America’s love affair with trucks won’t go away even with $4.00/gallon gas.

  • avatar
    Sam P

    Someone please explain to me why the Equinox is selling so well. It regularly gets its butt handed to it in comparison tests by Toyota, Honda, and even Subaru crossovers, yet people buy the things like crazy. Plus, they’re notorious for not getting anything near the 32 mpg EPA rating on the highway that the EPA claims the 4 cyl FWD model will hit.

    http://www.thetruthaboutcars.com/2010/02/why-the-chevy-equinox-epa-mileage-numbers-dont-add-up/#more-345614

    • 0 avatar
      FreedMike

      People obviously like it.

      • 0 avatar
        th009

        Same as new Explorer and new Jetta — in the end if the car feels “right” to the buyers, they will ignore any number of “authoritative” reviews …

    • 0 avatar
      HoldenSSVSE

      …It regularly gets its butt handed to it in comparison tests by Toyota, Honda, and even Subaru crossovers…

      Well, I did a search, Chevrolet Equinox vs. Toyota RAV-4

      Edmunds Inside Line:

      Four way test against RAV-4, CR-V, Tuscon, Equinox – Equinox won, test done in April 2010.

      http://blogs.edmunds.com/karl/2010/04/comparison-test-toyota-rav4-v-chevy-equinox-v-honda-cr-v-v-hyundai-tucson.html

      Motor Trend:

      Credible player on the same level as its peers:

      http://www.motortrend.com/roadtests/suvs/112_0909_2010_chevrolet_equinox_test/index.html

      Car & Driver:

      http://www.caranddriver.com/reviews/car/09q2/2010_chevrolet_equinox-first_drive_review

      OH, and here the Truth About Cars:

      http://www.thetruthaboutcars.com/2009/12/review-2010-chevrolet-equinox/

      So which reviews are you referring too???

    • 0 avatar
      Scott

      Wait, you expect Americans to choose their vehicles rationally? Where have you been? If emotion wasn’t the primary driver in car sales, none of this retro muscle car stuff (Challeger, Mustang, Charger, Camaro) would be going on.

    • 0 avatar
      TheHammer

      Sorry to disappoint you but Equinox?Terrain excel against the competition. Oh yes, and they do look a lot nicer!

    • 0 avatar
      ajla

      Because it’s big?

  • avatar
    obbop

    “we have enough of neglected old beaters on the road already”

    But I get bored spending too much time within the shanty.

    I become too moribund.

  • avatar
    jpolicke

    [I doubt people are “worried” about the CVT.]

    If they aren’t perhaps they should be. Daughter’s ’09 Alt Coupe just got its CVT replaced after manifesting the “whine of death” at 50k. Dealer recognized it immediately and ordered the trans without batting an eye. Chat rooms abound with gripes from people on their 2nd and 3rd replacements. Having the warranty doubled to 10/100 on the CVT is a comfort, although the intent was to hold the car longer than 100k. She’s not sticking around to pay the tab for this grenade out of her pocket.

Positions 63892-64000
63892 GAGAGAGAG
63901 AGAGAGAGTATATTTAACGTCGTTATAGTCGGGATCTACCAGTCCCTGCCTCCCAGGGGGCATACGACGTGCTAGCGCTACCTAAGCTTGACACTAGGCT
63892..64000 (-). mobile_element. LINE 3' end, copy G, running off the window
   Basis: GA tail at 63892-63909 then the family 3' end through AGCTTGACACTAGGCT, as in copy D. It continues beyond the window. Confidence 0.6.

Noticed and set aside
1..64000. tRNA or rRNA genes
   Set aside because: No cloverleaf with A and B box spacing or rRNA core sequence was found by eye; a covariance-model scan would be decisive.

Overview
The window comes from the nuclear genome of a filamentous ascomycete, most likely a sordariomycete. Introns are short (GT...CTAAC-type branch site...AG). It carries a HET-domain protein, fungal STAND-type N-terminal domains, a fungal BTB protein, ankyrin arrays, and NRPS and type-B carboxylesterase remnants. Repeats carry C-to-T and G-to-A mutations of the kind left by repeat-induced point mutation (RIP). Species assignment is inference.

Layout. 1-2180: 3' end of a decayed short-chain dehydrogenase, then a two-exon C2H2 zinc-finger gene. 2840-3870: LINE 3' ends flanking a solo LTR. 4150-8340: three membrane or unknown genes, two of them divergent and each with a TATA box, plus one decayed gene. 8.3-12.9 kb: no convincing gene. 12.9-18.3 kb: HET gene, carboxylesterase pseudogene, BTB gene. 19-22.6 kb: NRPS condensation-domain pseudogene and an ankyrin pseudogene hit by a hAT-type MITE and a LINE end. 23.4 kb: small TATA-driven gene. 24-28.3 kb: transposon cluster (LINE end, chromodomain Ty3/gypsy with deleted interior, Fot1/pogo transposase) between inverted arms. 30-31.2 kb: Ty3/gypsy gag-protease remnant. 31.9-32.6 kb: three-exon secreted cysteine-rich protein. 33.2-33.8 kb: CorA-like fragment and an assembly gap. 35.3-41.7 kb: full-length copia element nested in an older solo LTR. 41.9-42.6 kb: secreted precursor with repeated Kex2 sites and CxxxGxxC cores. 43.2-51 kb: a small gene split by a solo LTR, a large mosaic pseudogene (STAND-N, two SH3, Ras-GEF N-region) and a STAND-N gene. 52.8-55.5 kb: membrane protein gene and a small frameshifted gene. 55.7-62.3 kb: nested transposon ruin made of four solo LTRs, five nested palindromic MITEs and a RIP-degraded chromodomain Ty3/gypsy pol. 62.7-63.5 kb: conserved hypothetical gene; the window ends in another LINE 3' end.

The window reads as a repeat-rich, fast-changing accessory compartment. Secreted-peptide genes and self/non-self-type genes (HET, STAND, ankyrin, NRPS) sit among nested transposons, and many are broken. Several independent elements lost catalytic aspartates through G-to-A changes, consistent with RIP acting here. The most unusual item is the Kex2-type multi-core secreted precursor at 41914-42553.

This is not an old issue dating back to ’06 that Nissan worked out, at least not as of the start of the ’09 model year.

    • 0 avatar
      Patrickj

      Sorry to hear that, jp. I’ve driven and liked the Altima, and have a Ford with CVT that has almost 120K miles.

      My own impression (see above) is that FWD mechanicals that hold up well in mid-size sedans often aren’t up to the task of moving CUVs and minivans full of people and luggage for the long haul.

      Prime examples: Chrysler and Honda minivans.

    • 0 avatar
      HoldenSSVSE

      Clearly this focus group of one is all the information anyone needs to know about CVTs and Altimas.

    • 0 avatar
      Scott

      I don’t doubt that many people are experiencing premature transmission failure. But until I see some actual data stating the failure rate of these CVT’s, and not more links to forums where a couple dozen people chime in about their CVT difficulties, I’m inclined to think that the problem looks worse than it is. After all, you don’t hear from the thousands of people that had no trouble at all with their transmissions. Those with complaints are far more likely to speak up, as is always the case. A chat room poll is about as unscientific as you can get.

  • avatar
    Mark MacInnis

    CVT=Kaboom!

  • avatar
    Tifighter

    Top 25? The Sentra? Really??

  • avatar
    TheHammer

    In June 2011, the Cruze was the best selling passenger car in the United States with total sales of over 20,000 units for the third consecutive month. Meanwhile, Malibu was the second best selling passenger car for the month posting 23,737 total sales. Thank you for your efforts last month toward this fantastic sales achievement.